This year’s third issue of Historisk Tidsskrift (“The Journal of History”) is out this week and includes review articles by me on Carl-Erik Grimstad’s book Dronning Mauds arv and Herman Lindqvist’s attempt at a biography of Carl XIV Johan, Jean Bernadotte – Mannen vi valde, both of which I have earlier written shorter reviews of at this website.
Sadly neither author has succeeded particularly well with their books. Grimstad wants to look at Queen Maud’s finances and the sources of the current King of Norway’s wealth as well as the cultural and ceremonial heritage of the Norwegian monarchy, but makes the error of staring himself almost blind on the British aspects at the expense of the arguably equally strong heritage from Sweden and Denmark. Most of the book in fact deals with the British monarchy in the lifetime of Edward VII.
The tabloid journalist Herman Lindqvist thinks that no earlier biographer has understood who Carl XIV Johan was and proceeds to give us a caricature of the king. What the two books have in common is an extraordinary number of factual mistakes and misunderstandings – in Lindqvist’s case also self-contradictions and non-existent characters. Unfortunately this book has now also been published in a Norwegian translation by Schibsted, which means that many Norwegians will be added to the number of Swedish readers already treated to Lindqvist’s nonsense. For the benefit of Norwegian readers he has already given an interview to Aftenposten, in which he explains that he has now realised what he did not understood when writing the book - namely that Carl Johan was in fact bisexual. (It should be added there is not a shred of evidence to support this latest notion of Lindqvist’s).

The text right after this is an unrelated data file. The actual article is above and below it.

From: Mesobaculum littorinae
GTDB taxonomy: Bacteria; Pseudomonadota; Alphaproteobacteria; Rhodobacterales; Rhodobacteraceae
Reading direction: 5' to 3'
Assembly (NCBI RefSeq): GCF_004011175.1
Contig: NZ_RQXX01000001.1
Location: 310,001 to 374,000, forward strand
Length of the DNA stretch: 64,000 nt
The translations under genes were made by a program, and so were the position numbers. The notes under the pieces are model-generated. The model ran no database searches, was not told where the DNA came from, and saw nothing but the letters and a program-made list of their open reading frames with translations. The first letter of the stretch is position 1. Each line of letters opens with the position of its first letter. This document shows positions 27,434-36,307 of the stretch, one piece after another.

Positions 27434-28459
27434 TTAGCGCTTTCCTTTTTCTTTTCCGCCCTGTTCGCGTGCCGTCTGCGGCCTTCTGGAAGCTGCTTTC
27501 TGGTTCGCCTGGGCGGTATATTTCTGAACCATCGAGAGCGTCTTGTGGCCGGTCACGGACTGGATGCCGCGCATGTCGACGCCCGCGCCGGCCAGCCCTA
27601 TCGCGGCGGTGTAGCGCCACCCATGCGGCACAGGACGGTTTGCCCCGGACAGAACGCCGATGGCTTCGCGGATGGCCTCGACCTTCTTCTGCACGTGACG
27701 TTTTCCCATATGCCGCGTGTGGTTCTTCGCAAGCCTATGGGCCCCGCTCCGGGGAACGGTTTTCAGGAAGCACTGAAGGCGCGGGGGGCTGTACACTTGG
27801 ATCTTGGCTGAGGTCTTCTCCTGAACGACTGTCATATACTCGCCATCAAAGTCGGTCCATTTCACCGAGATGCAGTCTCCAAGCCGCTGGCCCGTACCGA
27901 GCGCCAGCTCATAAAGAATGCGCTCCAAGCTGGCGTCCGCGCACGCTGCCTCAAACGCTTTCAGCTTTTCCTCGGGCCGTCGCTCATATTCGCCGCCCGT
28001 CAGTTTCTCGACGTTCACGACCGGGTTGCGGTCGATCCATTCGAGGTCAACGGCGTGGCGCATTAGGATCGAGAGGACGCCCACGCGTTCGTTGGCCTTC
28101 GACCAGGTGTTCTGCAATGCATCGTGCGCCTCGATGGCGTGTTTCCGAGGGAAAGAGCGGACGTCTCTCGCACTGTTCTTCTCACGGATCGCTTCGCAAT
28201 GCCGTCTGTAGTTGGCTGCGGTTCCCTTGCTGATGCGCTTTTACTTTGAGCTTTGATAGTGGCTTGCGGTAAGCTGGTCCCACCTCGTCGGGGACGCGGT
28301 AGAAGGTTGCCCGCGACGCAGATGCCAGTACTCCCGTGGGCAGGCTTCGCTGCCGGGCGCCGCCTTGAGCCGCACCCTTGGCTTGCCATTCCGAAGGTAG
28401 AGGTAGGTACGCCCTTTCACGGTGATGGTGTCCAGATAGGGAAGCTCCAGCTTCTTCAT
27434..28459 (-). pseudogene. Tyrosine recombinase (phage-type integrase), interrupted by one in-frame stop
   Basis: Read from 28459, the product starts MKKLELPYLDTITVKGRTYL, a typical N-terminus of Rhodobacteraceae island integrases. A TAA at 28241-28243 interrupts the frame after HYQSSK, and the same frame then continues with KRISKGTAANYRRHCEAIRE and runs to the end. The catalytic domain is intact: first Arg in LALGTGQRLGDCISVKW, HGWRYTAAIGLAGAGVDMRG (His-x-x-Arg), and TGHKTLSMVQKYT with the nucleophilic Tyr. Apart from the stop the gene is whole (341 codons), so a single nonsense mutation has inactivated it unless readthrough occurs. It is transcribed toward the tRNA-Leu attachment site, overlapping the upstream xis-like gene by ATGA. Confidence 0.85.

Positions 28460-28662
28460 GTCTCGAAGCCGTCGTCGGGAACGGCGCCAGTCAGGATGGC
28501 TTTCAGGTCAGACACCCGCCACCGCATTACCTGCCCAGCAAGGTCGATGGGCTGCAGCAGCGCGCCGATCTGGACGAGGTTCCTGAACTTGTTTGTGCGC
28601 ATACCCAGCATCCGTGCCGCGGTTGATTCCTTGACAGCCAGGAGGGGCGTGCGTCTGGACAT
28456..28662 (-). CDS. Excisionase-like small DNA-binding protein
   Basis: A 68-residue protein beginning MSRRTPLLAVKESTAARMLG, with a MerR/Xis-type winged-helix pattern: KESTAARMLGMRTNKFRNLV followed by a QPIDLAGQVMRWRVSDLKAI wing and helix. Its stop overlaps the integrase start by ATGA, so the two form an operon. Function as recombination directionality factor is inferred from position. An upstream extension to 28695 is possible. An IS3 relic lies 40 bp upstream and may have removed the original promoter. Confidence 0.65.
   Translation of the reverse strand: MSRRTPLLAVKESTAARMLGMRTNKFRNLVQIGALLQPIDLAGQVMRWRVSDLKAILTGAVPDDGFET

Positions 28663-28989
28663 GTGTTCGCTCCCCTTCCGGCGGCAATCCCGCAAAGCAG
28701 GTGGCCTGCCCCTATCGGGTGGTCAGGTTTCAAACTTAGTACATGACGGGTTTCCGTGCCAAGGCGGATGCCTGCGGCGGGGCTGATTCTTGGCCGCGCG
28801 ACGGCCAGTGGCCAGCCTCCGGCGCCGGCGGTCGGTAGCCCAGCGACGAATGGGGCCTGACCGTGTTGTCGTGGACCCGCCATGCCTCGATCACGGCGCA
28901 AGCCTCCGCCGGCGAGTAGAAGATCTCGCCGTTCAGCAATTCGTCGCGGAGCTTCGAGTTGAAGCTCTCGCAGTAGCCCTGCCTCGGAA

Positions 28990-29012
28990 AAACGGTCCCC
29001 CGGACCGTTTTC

Princess Märtha Louise’s latest antics have led to calls for her two renounce her royal title. In Aftenposten last Friday my fellow royal biographer Lars Roar Langslet objected that such calls are based on a misunderstood belief that “Princess” is a title – it is “Royal Highness”, which she renounced in 2002, that is in fact a title, Langlset added.
In a letter to the editor on Tuesday I argued that “Princess” is indeed a title, quoting what the Constitution says and said about the matter at the time of Princess Märtha Louise’s birth, and that “Royal Highness” is a style or a form of address rather than an actual title.
Langslet, a former MP and minister of culture, replied on Wednesday that he had meant to say that “Princess” is not a title like others which are linked to a job or position one has acquired, but rather a title acquired by birth and as such something one should not renounce. In his view the Princess should therefore have kept the “Royal Highness”.
In Aftenposten today I state my agreement with him that titles acquired by birth are something which one should avoid relinquishing and argue that the decision to withdraw the HRH to create a greater distance between the Princess’s commercial activities and the monarchy was rather meaningless, as the HRH is almost never used outside the Palace and it is the title “Princess” which determines if one is associated with the royal family or not. On the other hand, I write, the Princess should follow the example of her British relatives and refrain from using her royal title for commercial purposes.